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Holcomb at Convocation 2021: Dare to be curious
Sep02

Holcomb at Convocation 2021: Dare to be curious

UMHB’s Convocation on Wednesday, Aug. 11, featured speaker Dr. Carol Holcomb. Photo by C.J. Halloran By Lauren Turner Contributing Writer All chapel services and late morning classes were put on hold as UMHB celebrated the beginning of the 2021-2022 school year with Convocation.  Featured speaker, Christian Studies Professor Dr. Carol Holcomb, explained the importance of the ceremony, which was new to many incoming students. “Convocation is one of those rituals we do to mark time,” Dr. Holcomb said. “It’s so important to mark the beginning and the end of milestones, because it reminds us, it brings us back to why we’re doing what we’re doing… like punctuation. It gives things meaning.” UMHB’s President Randy O’Rear, at center, addressed the Convocation at the Sue and Frank Mayborn Campus Center on Wednesday, Aug. 11. The featured speaker was Christian studies professor Dr. Carol Holcomb. Photo by C.J. Halloran Holcomb also spoke about service, walking into new phases of life, and referenced notable UMHB alumni to inspire students as they move into this new academic year. Such inspiration could be valuable as students try to find their way in the coming months at school. “I wanted to blend or think through two concepts: one is this idea of vocation and calling,” Holcomb stated. “We come to school, many of us, with an idea that there’s some things that we love and that we like to do, but we don’t have a clue how that’s going to mesh into a meaningful life.” Christian studies professor Carol Holcomb addressed UMHB’s Convocation in the Frank and Sue Mayborn Campus Center on Wednesday, Aug. 11, 2021. Photo by C.J. Halloran Dr. Holcomb also made sure to emphasize the common theme of each anecdote she posed, noting one of UMHB’s core beliefs, which is that service is important. She explained how that plays a role in each student’s education. “We believe that a meaningful life is rooted in service… service to God and service to your neighbor,” she stated. “You love God, and you love your neighbor, and that’s a driving force of who we are. “One Voice” sang before UMHB’s Convocation on Wednesday, Aug. 11, 2021. Photo by C.J. Halloran “So, I looked at these women and men through history who found UMHB to be a portal or a doorway into service. Some of them graduated and came back and served, some of them went out and served from here, and some of them found their way here to serve.” The flag of Japan was brought in, showing that UMHB has students this year from Japan, as the proceedings began for Convocation at the Sue and...

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Freshmen bring their energy and excitement to campus on Move-In Day, Fall 2021
Sep02

Freshmen bring their energy and excitement to campus on Move-In Day, Fall 2021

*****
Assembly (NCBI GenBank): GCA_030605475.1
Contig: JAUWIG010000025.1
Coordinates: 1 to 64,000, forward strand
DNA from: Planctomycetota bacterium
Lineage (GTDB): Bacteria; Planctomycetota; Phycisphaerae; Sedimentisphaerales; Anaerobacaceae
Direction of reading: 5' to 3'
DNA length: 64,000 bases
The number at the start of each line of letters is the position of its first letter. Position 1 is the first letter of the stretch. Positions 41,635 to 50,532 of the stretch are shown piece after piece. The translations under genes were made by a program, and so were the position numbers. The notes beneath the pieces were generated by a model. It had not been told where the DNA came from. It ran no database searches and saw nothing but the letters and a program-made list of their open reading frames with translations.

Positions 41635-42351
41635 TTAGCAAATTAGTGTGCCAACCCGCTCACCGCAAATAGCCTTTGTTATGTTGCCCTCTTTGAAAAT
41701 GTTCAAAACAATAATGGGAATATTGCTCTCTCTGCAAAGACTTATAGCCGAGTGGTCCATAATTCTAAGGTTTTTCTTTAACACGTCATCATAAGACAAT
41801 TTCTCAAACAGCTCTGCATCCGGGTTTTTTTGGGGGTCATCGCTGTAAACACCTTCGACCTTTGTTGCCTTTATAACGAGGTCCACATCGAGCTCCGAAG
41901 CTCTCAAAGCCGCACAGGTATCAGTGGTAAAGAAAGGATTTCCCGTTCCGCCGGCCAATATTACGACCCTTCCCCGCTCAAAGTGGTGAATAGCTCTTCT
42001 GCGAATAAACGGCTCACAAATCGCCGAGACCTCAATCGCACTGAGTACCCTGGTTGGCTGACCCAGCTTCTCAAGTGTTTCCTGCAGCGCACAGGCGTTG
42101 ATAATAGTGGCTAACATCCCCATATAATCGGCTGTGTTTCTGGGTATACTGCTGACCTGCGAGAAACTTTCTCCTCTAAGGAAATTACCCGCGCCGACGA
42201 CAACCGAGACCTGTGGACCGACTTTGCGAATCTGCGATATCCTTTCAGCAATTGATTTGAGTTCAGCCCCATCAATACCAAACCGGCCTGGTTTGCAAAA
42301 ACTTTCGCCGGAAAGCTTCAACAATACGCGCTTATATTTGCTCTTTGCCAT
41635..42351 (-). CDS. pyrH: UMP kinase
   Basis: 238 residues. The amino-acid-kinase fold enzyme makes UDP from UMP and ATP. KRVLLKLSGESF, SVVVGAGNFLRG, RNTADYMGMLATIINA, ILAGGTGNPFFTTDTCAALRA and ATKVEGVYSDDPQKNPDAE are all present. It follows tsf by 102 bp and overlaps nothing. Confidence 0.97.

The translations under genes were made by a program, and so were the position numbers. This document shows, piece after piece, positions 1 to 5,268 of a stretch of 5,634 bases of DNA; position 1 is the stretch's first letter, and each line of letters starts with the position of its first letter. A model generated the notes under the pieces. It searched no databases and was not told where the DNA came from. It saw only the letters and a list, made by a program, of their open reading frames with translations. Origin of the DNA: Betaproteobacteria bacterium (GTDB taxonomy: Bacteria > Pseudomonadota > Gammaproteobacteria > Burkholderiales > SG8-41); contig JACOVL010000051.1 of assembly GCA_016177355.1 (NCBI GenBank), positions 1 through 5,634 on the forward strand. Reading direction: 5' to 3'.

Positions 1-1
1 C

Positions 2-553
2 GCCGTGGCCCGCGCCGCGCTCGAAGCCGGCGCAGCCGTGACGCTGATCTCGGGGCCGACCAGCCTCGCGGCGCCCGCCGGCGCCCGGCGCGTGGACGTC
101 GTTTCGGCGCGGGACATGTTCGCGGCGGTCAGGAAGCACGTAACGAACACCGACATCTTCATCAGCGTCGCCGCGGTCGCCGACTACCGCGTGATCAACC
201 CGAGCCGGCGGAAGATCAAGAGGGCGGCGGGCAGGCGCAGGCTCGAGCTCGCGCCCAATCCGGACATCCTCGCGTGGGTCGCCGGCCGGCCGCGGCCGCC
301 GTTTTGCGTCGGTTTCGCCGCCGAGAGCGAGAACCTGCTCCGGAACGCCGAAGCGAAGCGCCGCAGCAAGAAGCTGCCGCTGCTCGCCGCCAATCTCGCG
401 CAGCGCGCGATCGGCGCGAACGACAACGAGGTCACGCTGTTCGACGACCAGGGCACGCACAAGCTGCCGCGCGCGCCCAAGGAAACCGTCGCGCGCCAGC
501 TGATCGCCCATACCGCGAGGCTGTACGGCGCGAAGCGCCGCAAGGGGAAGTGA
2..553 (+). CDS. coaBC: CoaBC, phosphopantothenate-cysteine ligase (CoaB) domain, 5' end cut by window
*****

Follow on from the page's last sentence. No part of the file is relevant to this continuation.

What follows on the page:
Junior Chandler Vardeman, front and center, exercise and sports science professor Lester Sombito, at left, and sophomore public relations major Chris Johnson, in background, carry in students’ luggage during Welcome Week at UMHB. Freshman Taylor Bass watches at right with her father. The campus came to life on Move-In Day as incoming freshman and their families brought the incoming students’ belongings to their new dorm rooms on Wednesday, Aug. 4, 2021. Vardeman and Johnson are both Cru Leaders (peer mentors) helping students move in that day. Photos by Jaykwon Thompson/TheBells By Jaykwon Thompson Editor in Chief Laughing and singing filled the air outside on campus lawns and inside the busy hallways of the university dorms. There were nothing but smiles on faces during Welcome Week’s Move-In on the morning of August 4, as upper-level students helped incoming freshmen set up their new dorm rooms. Cheerleaders cheered and directed lines upon lines of cars everywhere with passengers excited to be there.  Mary-Hardin Baylor became alive for the fall semester as students infused not only the day but the campus with their energy.                         Upperclassmen welcome incoming freshman with a welcoming arch during UMHB’s Welcome Week. The move-in of freshman students to their new dorm rooms on the UMHB campus started early on Wednesday, Aug. 4, 2021. Many upper-level students and staff like Kyle Parson and University of Mary-Hardin Baylor’s president Randy O’Rear were there to welcome students and their families, and to carry their belongings to their new dorm rooms to settle them. They worked tirelessly, running to and from parking lots and various buildings on campus like Burt Hall and Remschel Hall, carrying everything from books to plants to heavy boxes of bedding, helping newcomers settle into their new dorm rooms. In-coming freshman and psychology/pre-occupational therapy major Jennifer Cortez was one of the students moving in. “When all the upperclassmen were helping me, I felt really welcomed and I felt that this was going to be a new home for me and a great place for me to live for the next four years,” Cortez. Freshman Psychology/Pre-Occupational Therapy major Jennifer Cortez and her family move some of her things into a new dorm room at Burt Hall at UMHB. She came with her family on the morning of Welcome Week’s Move-In Day, Wednesday, Aug. 4, 2021. Walking with her at left is her mother Julia Cortez, while behind her are L-R: brother Justin Cortez, and father Joe Cortez. Welcome Week continued post move-in with activities to encourage involvement and new relationships, as well as knowledge about the school so that beginnings at a new school could go well for new...